As our conversation continued, I discovered he was both clever and pragmatic.

“The Society has made some good choices,” he informed me, such as “making the tasks more and more large mission orientated as opposed to individual changes every day. It’s good for a low level volunteer perspective to see it as mission orientated.”

He was sitting in front me: layers and layers of blue like a cloudless sky, the combinations endless. The crystal blue of his eyes disappeared under long lashes, head bent forward over a sky blue buttoned shirt, accompanied by a baby blue puff jacket. When I heard David talk I thought of what it feels like to volunteer myself, this mix of purpose and fulfillment, time spent doing things you love, not needing monetary exchange to give it value. The value already inherent in the act.

“I think the thing with volunteering is the feeling you are doing something terribly important,” he said, voicing my thoughts, then bringing it back to the Park: “especially with the mapping and the water monitoring, because to me that feels like data gathering and helping research. Ecological restoration in all forms is valuable…we are collecting data and it feels nice that the data you are collecting is going in at least some capacity to someone to use for research purposes.”

I commended him on his efforts, telling him he is valiant in this altruistic attitude. He encouraged people to join the Society and described they had a few regulars but generally there was a high turnover of volunteers, the majority being made up of UBC (university) and St George (high school) students. The time commitment is understandably difficult, especially after people graduate. David is in his last year at Prince of Wales High. I asked him what he wants to do when he graduates and cringed: I hated getting asked this and remember only too well the mundane pressure, the desperate inability to forecast a career, the vultures that circle when you become too introspective. But David is looking beyond the local paddocks. He has eyes for East Coast or American universities that don’t require you to elect a Major until the second year, thus offering him greater freedom for a little while longer.

“Right now I’m sticking with a Math based focus,” he told me. “But I like the more social aspects of sciences as well: how it connects to policy. That interests me. I say Mathematics because I’m interested in it but it’s hard for me to rectify that with also liking governmental policy and how that is influenced by scientific thinking and research…That is one of the things I look forward to in university: the ability to explore different avenues. More so then anything else that is the most valuable thing to me.”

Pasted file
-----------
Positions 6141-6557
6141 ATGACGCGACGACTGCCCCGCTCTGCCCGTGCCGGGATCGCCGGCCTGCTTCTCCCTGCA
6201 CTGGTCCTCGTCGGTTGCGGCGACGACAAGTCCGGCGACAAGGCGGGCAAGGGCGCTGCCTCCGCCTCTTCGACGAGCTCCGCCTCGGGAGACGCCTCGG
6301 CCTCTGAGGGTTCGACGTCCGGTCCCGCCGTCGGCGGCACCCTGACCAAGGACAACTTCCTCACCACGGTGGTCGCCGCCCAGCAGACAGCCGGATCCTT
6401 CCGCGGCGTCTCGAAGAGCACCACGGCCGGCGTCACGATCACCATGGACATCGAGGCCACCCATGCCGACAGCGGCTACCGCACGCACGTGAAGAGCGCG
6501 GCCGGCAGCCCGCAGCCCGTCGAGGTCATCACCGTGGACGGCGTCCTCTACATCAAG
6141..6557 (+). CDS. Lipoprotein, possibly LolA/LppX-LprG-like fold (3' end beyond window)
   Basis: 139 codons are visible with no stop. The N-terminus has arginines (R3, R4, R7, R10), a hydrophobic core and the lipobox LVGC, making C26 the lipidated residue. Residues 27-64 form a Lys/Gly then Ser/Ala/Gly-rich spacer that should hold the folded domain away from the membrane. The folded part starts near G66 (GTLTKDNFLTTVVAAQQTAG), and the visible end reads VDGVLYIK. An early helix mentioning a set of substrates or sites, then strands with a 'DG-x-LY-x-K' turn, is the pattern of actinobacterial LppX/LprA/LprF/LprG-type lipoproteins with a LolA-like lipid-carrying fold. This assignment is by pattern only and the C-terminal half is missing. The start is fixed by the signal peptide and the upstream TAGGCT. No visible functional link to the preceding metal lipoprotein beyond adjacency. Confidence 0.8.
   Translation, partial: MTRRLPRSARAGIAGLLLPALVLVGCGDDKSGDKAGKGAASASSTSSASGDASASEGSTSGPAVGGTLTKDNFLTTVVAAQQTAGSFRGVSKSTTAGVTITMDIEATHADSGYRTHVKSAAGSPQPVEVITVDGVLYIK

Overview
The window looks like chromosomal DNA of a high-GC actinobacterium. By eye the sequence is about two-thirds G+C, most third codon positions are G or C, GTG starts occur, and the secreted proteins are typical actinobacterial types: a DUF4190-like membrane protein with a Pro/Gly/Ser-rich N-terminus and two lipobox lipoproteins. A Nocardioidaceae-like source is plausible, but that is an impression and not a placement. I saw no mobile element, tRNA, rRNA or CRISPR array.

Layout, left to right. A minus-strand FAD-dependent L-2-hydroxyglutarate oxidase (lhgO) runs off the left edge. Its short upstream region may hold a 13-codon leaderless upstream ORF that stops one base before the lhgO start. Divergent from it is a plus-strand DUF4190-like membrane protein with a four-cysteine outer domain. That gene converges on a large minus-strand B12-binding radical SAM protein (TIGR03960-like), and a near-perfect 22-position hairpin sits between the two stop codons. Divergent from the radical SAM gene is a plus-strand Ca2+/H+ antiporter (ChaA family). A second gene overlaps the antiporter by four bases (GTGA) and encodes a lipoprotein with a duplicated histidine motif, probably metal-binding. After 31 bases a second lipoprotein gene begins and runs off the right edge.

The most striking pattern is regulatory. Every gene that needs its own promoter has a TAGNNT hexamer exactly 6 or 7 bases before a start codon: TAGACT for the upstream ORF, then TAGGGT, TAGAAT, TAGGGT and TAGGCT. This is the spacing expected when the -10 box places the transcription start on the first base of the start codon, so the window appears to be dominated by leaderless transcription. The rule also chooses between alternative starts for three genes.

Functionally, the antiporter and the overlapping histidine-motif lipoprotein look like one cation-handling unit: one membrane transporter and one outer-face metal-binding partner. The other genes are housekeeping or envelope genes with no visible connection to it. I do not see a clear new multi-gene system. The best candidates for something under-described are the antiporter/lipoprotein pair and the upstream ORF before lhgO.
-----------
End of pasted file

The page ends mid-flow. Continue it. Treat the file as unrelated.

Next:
This clear articulation inspired in me a desire to have had David’s certainty around something that in its very nature is uncertain: the future.

 

Towards the end of our chat, when we were winding down, David said he had an interesting and useful story for me. I chirped in anticipation. And so he told me how he found out about the Society in the first place, in 2014, through a school tutoring program, Brain Boost. “I joined along for the day … removing ‘invasives’ and it stuck with me, and then I remember a year later I thought: ‘how could I get involved in that?’ I guess the message for that is I think it is valuable for some sort of involvement – trying to get schools to get out – I don’t know how viable that is. But I didn’t know it existed beforehand.”

 

He also gave me a new perspective, something I had not really recognizing before. He talked about how the new developments going up were more and more a reflection of the Park, tall wood buildings scaling to Vancouver’s big skies when the clouds weren’t sitting there, bellies full of rain. All that wood: the raw and the planed, the creaking and the polished. I loved the thought of how they could mirror each other, one side crafted by nature, the other side crafted by man. Even drinking our coffees we were surrounded by wood: the spirit of the park never far from our consciousness.

“It’s important for the UBC community. It really makes the whole UBC architecture work. A lot of the new architecture is very environmentally focused … new uses of woods. To a greater extent just the general feel of the UBC area and the greater Endowment Lands; I think the park is very important to its style. That’s what I like. I think I appreciate the Park first for just being there, almost, as opposed to being a bunch of residential buildings.”